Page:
July 22, 2014

  • June healthy month for Oklahoma jobs

    Nearly 10,000 new jobs in Oklahoma were created in June, according to the U.S. Labor Department.
    Gov. Mary Fallin said Tuesday the state experienced one of the largest increases in employment in the nation in June. More than 9,600 additional people joined the state’s workforce in June.
    The unemployment rate in June dropped to 4.5 percent, its lowest ratio in six years. June’s rate was down a percentage point from 4.6 percent in May and April, according to the Oklahoma Employment Security Commission.

    July 22, 2014

  • Former OSU line coach having impact on Texas staff

    It was quite possibly the biggest coaching coup of the offseason and Oklahoma State was at the wrong end of it — former Cowboy offensive line coach Joe Wickline joining the staff for Charlie Strong’s Texas Longhorns.
    “It’s always good when you go hire staff and you look at just getting the right people within your program. And, a lot of times, guys know a lot of Xs and Os, but it’s all just about developing a player,” said Strong, Tuesday during the Big 12 Conference Football Media Days. “Joe and I, we’ve coached together at two different places. But just with him being within his conference and knowing the conference, he’s been a great asset.”

    July 22, 2014

  • Whataburger celebrates children’s superhero spirit with ‘Super-Duper’ event

    It’s a bird! It’s a plane! It’s a Super Duper Celebration! In the heart of every child lives a superhero and on Thursday Whataburger restaurants will celebrate the superhero spirit in all of us with an evening of family fun from 5-7 p.m. at its location at 421 S. Broadway.
    Customers can spend quality time with their little heroes and treat them to a superhero-themed celebration of food, activities and giveaways. Children 12 and under dressed in a superhero costume will receive a free kid’s meal. There will be a Whataburger photo booth and Whataburger’s mascot, Whataguy, will also be present to join the fun.

    July 22, 2014

  • Kenya Edmond man confesses to crimes in Kenya

    A federal grand jury alleges a 19-year-old Edmond man staying at a children’s’ home in Kenya engaged in illicit sexual conduct with residents ages 4-9.

    July 22, 2014 1 Photo

  • NWS includes Edmond in heat advisory

    The National Weather Service has issued a heat advisory for areas including Edmond.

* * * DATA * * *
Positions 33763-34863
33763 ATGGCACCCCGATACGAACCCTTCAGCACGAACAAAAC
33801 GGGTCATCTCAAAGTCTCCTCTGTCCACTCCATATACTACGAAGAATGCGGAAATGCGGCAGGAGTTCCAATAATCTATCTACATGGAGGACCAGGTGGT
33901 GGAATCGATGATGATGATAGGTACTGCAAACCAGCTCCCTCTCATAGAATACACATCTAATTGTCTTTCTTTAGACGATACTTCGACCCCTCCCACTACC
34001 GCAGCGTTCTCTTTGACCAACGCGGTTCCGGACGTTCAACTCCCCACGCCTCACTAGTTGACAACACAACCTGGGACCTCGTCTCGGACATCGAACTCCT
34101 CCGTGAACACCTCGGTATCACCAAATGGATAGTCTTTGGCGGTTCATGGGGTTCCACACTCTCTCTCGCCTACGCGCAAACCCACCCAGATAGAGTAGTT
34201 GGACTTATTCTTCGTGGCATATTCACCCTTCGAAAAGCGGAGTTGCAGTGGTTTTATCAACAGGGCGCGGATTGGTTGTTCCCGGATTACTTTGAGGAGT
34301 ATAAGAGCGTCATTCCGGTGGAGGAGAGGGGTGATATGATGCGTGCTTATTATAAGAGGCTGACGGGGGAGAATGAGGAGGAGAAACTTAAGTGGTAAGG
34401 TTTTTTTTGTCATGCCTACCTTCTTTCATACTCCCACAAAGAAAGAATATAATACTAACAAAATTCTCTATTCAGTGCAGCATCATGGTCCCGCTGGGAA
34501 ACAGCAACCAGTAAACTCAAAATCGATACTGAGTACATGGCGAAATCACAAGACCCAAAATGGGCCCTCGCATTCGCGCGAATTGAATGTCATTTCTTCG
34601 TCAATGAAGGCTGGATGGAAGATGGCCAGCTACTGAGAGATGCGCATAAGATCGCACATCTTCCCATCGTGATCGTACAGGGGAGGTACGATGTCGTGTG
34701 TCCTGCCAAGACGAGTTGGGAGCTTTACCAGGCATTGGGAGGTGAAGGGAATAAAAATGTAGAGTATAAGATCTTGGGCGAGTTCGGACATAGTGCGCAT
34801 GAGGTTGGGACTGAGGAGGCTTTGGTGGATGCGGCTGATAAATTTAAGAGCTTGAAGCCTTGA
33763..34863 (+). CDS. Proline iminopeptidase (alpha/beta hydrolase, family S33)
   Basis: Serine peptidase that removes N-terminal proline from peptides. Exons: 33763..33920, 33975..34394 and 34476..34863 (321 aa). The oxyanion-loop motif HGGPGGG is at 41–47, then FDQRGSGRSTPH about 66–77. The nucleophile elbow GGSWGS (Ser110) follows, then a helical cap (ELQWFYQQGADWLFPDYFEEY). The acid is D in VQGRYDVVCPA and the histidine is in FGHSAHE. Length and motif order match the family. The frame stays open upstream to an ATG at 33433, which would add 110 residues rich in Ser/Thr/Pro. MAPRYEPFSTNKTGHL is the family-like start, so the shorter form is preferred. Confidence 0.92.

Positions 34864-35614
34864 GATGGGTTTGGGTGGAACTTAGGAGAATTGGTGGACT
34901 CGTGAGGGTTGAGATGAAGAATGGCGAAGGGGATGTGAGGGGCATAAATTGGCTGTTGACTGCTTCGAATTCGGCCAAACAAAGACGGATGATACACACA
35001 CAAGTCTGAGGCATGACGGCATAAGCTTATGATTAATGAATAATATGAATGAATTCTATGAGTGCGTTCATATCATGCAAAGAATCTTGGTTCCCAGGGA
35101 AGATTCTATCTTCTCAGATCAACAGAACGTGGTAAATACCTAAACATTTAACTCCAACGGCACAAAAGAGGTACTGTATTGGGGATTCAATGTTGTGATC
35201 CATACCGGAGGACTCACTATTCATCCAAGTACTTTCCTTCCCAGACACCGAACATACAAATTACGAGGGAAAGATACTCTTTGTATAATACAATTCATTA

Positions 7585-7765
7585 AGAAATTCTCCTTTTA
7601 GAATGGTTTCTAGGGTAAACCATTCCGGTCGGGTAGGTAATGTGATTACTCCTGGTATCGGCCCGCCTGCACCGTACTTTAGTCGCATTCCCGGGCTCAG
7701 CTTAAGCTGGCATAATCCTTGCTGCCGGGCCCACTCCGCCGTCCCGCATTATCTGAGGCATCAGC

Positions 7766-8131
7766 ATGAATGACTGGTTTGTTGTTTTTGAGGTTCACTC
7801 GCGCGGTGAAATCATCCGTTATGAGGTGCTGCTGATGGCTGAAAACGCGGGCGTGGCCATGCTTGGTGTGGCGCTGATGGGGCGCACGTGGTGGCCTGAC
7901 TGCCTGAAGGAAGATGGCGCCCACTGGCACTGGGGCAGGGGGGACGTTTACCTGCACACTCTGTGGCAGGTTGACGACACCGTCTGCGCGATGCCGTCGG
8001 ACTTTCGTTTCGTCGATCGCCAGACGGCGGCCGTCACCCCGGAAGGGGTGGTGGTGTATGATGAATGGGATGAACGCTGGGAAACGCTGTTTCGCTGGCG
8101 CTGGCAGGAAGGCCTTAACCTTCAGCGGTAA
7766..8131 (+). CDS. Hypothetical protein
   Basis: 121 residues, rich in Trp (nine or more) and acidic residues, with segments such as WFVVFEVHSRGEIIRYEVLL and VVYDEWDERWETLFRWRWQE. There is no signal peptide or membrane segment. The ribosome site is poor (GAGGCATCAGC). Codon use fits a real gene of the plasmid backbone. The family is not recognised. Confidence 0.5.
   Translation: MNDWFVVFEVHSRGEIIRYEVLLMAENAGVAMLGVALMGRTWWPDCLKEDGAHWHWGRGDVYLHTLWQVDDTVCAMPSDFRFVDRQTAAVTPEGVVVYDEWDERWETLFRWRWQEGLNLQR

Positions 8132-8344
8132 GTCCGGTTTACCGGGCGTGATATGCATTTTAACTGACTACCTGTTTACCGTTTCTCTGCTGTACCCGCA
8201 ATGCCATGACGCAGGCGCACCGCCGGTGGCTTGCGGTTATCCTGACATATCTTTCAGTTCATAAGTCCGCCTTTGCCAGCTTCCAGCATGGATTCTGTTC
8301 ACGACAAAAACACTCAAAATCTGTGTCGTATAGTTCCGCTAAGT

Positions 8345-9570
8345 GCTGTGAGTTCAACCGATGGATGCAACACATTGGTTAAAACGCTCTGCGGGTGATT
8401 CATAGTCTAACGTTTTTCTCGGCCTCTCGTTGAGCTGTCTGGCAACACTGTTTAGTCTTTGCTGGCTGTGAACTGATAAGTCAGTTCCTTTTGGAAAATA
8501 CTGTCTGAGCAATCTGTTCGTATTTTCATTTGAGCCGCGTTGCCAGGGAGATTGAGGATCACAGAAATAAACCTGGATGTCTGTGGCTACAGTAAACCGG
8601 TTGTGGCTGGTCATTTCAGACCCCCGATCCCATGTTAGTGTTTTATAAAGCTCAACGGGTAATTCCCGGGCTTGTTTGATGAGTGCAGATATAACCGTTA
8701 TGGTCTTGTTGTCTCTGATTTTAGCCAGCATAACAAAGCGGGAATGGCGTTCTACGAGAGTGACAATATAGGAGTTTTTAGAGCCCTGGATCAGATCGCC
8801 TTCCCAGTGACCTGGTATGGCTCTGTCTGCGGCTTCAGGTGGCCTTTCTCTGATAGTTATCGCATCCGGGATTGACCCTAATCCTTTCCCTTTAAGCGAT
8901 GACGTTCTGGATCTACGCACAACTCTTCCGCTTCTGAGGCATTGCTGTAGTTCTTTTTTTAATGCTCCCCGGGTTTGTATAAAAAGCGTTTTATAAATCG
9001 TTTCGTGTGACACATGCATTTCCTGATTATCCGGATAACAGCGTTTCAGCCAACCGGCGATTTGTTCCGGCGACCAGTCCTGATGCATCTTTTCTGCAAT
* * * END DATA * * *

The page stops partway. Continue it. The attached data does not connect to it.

It will be in effect from noon Tuesday to 7 p.m. Wednesday, a period during which afternoon heat index values will be near 105 degrees. Individuals exposed to the extreme heat for a prolonged period may develop heat-related illnesses, according to the NWS.

    July 22, 2014

  • Police respond to toddler tragedy at park

    A 2-year-old child has died after a tragic incident during the weekend at a popular Edmond park, a police spokeswoman said.

    July 22, 2014

  • Germans from Russia group plans annual meeting in Edmond

    The Central Oklahoma Chapter of American Historical Society of Germans from Russia will have its annual All State meeting on Aug. 9 at the Memorial Road Mennonite Brethren Church, 4201 E. Memorial Road, in Edmond.

    July 22, 2014

  • Goddard Students learn about animal behavior

    Animals can be fun, friendly and sometimes dangerous. That is what the students at Goddard School on North Western are learning this summer and this week they are learning about pets.
    Each summer Goddard School’s across the nation choose from a provided list of curriculum to use with their students that would be popular with the children. From learning about insects to a tiger safari, each summer is filled with creative learning.

    July 21, 2014 1 Photo

Featured Ads
NDN Video
LeBron James -- Dropped $2k On Cupcake Apology ... Proceeds To Benefit Charity Snoop Dogg Says He Smoked Weed at the White House Raw: Fight Breaks Out in Ukraine Parliament Chris Pratt Interrupts Interview To French Braid Intern's Hair Shirtless Super Mario Balotelli Dances While Ironing - @TheBuzzeronFOX Whoa! Watch "Housewives" Star Do the Unthinkable LeBron apologizes to neighbors with cupcakes Justin Bieber In Calvin Klein Underwear Shoot Samsung Pre-Trolls The IPhone 6 With New Ad Jimmy Kimmel Introduces His Baby Girl Swim Daily, Nina Agdal in the Cook Islands Guilty Dog Apologizes to Baby for Stealing Her Toy Prince George Turns 1 and is Already a Trendsetter Train Collides With Semi Truck Carrying Lighter Fluid Kanye West Tells-All on Wedding in "GQ" Interview Tony Dungy Weighs in on Michael Sam Scarlett Johansson Set To Marry In August New Star Wars Episode XII X-Wing Revealed Obama: Putin must push separatists to aid MH17 probe Michigan inmates no longer allowed to wear orange due to 'OITNB'
Poll

If the Republican runoff for the 5th District congressional seat were today, which candidate would you vote for?

Patrice Douglas
Steve Russell
Undecided
     View Results